Wednesday, August 3, 2022
It is a real pleasant experience to ride a high speed train in Japan or China. They are clean, fast, reliable, and comfortable. However, it is quite a different train ride in the director David Leitch's over-the-top action comedy "Bullet Train" (弾丸列車 | Japan/USA 2022 | in English/Japanese | 126 min.). The trip in the movie has plenty of violence and blood that are fueled by the desire of revenge. But it is also full of razor-sharp witty humor and laugh out loud surprises that keep you entertained. This is a perfect summer night out movie to forget about the inflation, the pandemic, the politics, and the wars in the world.
The journey starts in Tokyo, where an assassin named Ladybug (Brad Pitt) boards the Shinkansen (新幹線 Bullet Train) heading to Kyoto. He already had quite a few unlucky incidents that happened to him recently, so he wants to take it easy and finish a seemingly simple pick-up job—to pick up a suitcase full of money from the train and get off at the next stop.
Well, of course it won't be that simple. He is going to cross paths with many assassins who are all interconnected and have many reasons to kill one another on this fast moving train. Before Ladybug gets on the train, he bumped into Kimura (Andrew Koji), a distraught Yakuza whose son is in critical condition in the hospital after being pushed off from the roof of a building. To seek vengeance, Kimura follows a note to get on this train's first class to meet the person who pushed his son—Prince (Joey King).
Prince is the abandoned daughter of a Russian kingpin named White Death (Michael Shannon) and she hates him because of the abandonment. White Death is also an enemy of Kimura's father, Elder (Hiroyuki Sanada), because White Death destroyed Elder's home and killed his wife 26 years ago. Now both Prince and Elder want White Death dead.
The suitcase that Ladybug snatches is escorted by the "twins" assassins Tangerine (Aaron Taylor-Johnson) and Lemon (Brian Tyree Henry) who grew up together in the UK. They are supposed to deliver the suitcase to White Death, along with White Death's son (Logan Lerman). Obviously, it means a huge problem for them when it's taken by Ladybug.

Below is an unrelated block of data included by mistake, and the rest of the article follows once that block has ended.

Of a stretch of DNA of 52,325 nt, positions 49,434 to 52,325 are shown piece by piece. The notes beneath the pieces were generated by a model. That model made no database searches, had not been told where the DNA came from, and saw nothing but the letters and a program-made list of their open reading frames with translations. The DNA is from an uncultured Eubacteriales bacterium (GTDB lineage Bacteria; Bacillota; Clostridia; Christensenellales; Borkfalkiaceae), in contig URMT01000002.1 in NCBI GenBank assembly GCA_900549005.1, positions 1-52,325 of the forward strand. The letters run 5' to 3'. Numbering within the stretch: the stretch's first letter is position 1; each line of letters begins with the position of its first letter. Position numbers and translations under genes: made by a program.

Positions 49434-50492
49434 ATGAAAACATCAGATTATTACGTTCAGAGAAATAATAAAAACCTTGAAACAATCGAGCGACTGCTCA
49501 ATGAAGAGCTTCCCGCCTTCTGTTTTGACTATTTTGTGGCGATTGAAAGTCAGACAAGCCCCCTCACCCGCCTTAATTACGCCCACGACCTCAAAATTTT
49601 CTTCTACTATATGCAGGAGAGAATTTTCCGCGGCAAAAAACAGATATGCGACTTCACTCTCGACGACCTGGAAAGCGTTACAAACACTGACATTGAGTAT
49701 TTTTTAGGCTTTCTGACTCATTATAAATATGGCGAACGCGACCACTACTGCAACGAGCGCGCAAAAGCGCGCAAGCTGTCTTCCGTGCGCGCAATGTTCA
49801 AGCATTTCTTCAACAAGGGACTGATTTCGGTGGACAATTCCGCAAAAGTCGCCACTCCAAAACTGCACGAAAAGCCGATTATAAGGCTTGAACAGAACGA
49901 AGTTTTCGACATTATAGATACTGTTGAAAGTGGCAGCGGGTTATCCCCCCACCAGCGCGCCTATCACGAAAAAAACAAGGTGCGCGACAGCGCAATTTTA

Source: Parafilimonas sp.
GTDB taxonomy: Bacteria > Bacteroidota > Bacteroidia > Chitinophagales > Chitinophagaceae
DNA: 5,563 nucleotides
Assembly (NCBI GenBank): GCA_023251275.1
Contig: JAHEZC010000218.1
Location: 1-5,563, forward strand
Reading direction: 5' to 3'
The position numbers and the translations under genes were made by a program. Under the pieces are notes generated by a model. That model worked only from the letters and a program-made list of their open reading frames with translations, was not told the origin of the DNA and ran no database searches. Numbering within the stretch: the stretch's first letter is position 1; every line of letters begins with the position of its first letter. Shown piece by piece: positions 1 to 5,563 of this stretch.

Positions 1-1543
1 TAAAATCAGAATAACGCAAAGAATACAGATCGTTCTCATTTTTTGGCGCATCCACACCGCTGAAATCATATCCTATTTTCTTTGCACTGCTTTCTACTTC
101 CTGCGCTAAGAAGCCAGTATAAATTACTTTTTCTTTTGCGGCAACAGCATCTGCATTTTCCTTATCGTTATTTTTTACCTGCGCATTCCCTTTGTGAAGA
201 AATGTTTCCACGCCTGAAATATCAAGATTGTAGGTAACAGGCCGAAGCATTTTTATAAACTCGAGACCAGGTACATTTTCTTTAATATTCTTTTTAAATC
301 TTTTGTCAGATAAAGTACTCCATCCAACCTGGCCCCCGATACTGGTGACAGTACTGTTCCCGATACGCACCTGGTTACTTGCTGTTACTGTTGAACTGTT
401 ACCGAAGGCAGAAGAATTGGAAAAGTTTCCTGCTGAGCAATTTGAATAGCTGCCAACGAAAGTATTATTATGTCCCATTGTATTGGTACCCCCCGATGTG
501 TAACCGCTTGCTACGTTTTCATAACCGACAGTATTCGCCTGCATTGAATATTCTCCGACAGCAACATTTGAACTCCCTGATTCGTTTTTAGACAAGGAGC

Just when Ladybug is about to leave the train with the suitcase, he is stopped by Wolf (Bad Bunny) at the door and they start a fierce fight. It turns out that the reason for Wolf to board this train is to kill Ladybug, because Wolf believes Ladybug is responsible for the tragedy at his wedding, without knowing the true killer is Hornet (Zazie Beetz), who is actually also on this train.
Meanwhile, White Death is waiting at the end of the line to take his revenge for his wife's death. During this eventful journey, the fights break out faster than the speed of this bullet train. Somebody is going to get hurt.
It is super fun to watch this loud, fast, and sometimes hilarious film. The director David Leitch entertains us with exhilarating actions, tongue in cheek humors, and comical violence. The style and the violence might remind you of Quentin Tarantino's "Kill Bill: Vol. 1" (2003) and "Kill Bill: Vol. 2," even though this film is much lighter with more punchlines. The film makes you feel like an outsider watching a spectacle of never ending bloody feuds, without having to spare any emotional investment for any one of these characters. It's a perfect film to have a good time during a summer night out.
There are many logistic details which the film fails to explain, such as where the crew of the train went. The safety features of such a sophisticated train could have stopped the train a long time ago, but that would also stop the fighting among these hit-men and the fun of this movie. There are a million other places for these killers' revenge, why do all of them come to this train at the same time? The answer is to provide a couple of hours of entertainment for us to escape reality. It worked.